I’m trying to comprehend the rationale for the resolution filed last week by members of the House of Representatives, seeking to probe “in aid of legislation” the credentials, affiliations, and activities of a group of academics collectively known as OCTA Research.
The group has made a name for itself by issuing regular projections of the course the COVID-19 pandemic is taking in our country. These projections, drawn from data analysis, are usually accompanied by recommendations addressed to decision-makers in both the public and private sectors.
Any work of this nature, that has important implications to the management of a pandemic — especially when it claims to be scientific — definitely needs to be scrutinized and evaluated. My concern is whether a congressional hearing is the right forum for this.
Debates on the theories and methodologies used in scientific inquiry normally take place in academic institutions, research conferences, and scholarly journals. Indeed, because of their public import and implications for policy, even arcane discussions are sometimes reported in the popular media. In like manner, political bodies that craft laws or execute policies occasionally enlist the services of experts and scientists to help them with the technical aspects of their work.
But it is strange that the scientists belonging to this private research group — rather than the public officials actually in charge of the government response to the pandemic — are themselves the focus of the proposed congressional inquiry. As far as I know, the OCTA research team does not make decisions that bind the entire nation. Its work is limited to sharing its own views of what is happening and what needs to be done. No one is obliged to believe them.
If the government’s own scientists and technical experts strongly disagree with OCTA’s projections and pronouncements, they should say so — exactly as the infectious disease expert and National Institutes of Health director for Molecular Biology and Biotechnology Dr. Edsel Salvaña has recently done. Academic forums can then be organized where the principals of the contending positions are invited to present their findings. Where facts and their interpretations are freely debated, and where the only power that is respected is the power of the better argument, truth has a good chance of thriving.
A congressional hearing is hardly the ideal place to settle contending scientific claims — unless the main question that concerns the legislators is the correctness or adequacy of the state’s own handling of the COVID-19 health crisis. To invoke Congress’ oversight functions to justify undertaking a probe primarily of the credentials, affiliations, and funding sources of a team of scientists who sometimes express views different from those of government—that, to me, is a misuse of congressional time.
More than this, it could be taken as a form of harassment, a muzzling of independent voices. If the OCTA researchers are guilty of issuing alarmist and unfounded pronouncements, it is their peers in academe and their respective disciplines that should call them out and challenge their findings.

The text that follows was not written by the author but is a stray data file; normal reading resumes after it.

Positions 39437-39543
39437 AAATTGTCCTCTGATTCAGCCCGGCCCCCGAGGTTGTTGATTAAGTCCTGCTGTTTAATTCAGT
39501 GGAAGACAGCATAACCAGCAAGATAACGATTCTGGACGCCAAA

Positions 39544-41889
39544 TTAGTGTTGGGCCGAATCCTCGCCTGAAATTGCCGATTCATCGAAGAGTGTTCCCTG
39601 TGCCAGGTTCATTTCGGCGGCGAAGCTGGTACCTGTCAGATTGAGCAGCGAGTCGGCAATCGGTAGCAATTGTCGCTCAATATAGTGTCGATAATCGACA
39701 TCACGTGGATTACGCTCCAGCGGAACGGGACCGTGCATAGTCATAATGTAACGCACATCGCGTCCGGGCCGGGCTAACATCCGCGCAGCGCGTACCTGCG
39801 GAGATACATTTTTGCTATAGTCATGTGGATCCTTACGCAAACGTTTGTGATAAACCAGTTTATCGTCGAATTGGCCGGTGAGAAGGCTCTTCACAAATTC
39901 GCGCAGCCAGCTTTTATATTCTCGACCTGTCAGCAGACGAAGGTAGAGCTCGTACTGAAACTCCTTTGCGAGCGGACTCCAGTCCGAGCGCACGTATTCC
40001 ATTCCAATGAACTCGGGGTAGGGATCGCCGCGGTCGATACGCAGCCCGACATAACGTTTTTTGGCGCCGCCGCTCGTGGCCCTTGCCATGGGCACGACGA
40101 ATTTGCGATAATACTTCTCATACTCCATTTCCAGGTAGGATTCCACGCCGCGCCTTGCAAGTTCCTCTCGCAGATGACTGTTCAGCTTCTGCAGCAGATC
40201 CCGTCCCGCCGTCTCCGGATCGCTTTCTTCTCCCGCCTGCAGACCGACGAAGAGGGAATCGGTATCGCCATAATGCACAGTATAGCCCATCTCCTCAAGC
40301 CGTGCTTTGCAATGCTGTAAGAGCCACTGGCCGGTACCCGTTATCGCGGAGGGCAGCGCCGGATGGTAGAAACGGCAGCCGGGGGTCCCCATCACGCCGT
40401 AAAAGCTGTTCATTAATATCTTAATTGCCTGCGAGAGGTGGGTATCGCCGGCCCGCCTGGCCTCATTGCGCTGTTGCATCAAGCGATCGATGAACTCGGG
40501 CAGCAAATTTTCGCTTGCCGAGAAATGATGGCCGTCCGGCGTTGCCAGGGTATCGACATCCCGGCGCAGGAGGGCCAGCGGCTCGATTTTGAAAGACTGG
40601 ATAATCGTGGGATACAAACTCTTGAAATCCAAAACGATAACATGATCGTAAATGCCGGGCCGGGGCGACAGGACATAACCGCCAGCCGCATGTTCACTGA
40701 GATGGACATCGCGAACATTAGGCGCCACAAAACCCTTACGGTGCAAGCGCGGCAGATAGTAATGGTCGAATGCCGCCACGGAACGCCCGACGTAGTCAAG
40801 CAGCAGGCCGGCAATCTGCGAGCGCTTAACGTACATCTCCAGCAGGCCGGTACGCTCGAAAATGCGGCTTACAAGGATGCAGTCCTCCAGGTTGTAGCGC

Not being a mathematician or an epidemiologist, I am myself not in a position to assess OCTA’s current research on the pandemic. But I can personally vouch for the integrity of at least two of its members—the mathematician Guido David (no relation) and the political scientist Ranjit Rye. They grew up and studied in the same UP campus where I have taught and lived. Their respective fathers, the poet and physiological psychologist FG David and the Asian Studies professor Ajit S. Rye, were my colleagues. I am certain the sons have lived as honorably as their parents.
The one thing though that gives me pause about the OCTA group is their occasional foray into political polling. Their recent projections of the electoral chances of possible presidential and vice-presidential candidates in the 2022 elections came out of the blue and seemed out of place. Many people have known them as an independent group of scientists who, using government’s own data, have fearlessly projected the rise and fall of coronavirus infections with tremendous accuracy. (In contrast, government’s portrayal of the pandemic and its often-uncoordinated attempts to contain it usually leave us wondering what kind of data, or what kind of analysis, drives its decisions.)
So, what in heaven’s name did the OCTA group think they were doing when suddenly they were tracking not the coronavirus but the fortunes of politicians?
Unknown to many, OCTA Research was originally founded to conduct opinion research, policy studies, and data analysis, and offer consultancy. The pandemic and the need for data-driven information that came with it motivated the team to do its own mathematical modeling of the spread of the disease.
The group’s two most prominent public faces — Dr. Guido David and Fr. Nicanor Austriaco, the Fil-Am molecular biologist, Catholic priest, and visiting professor at the University of Santo Tomas — have come across in their media appearances as the embodiment of scientific clarity and political disinterest. One could hardly associate them with political crystal-ball gazing.
Perhaps, in the naïve hope that the credibility they earned in the monitoring of the pandemic would help relaunch their political consultancy services, OCTA crossed disciplinal boundaries in a jarring way. The outcome of that, sadly, has been to cast doubt on their credibility as scientists.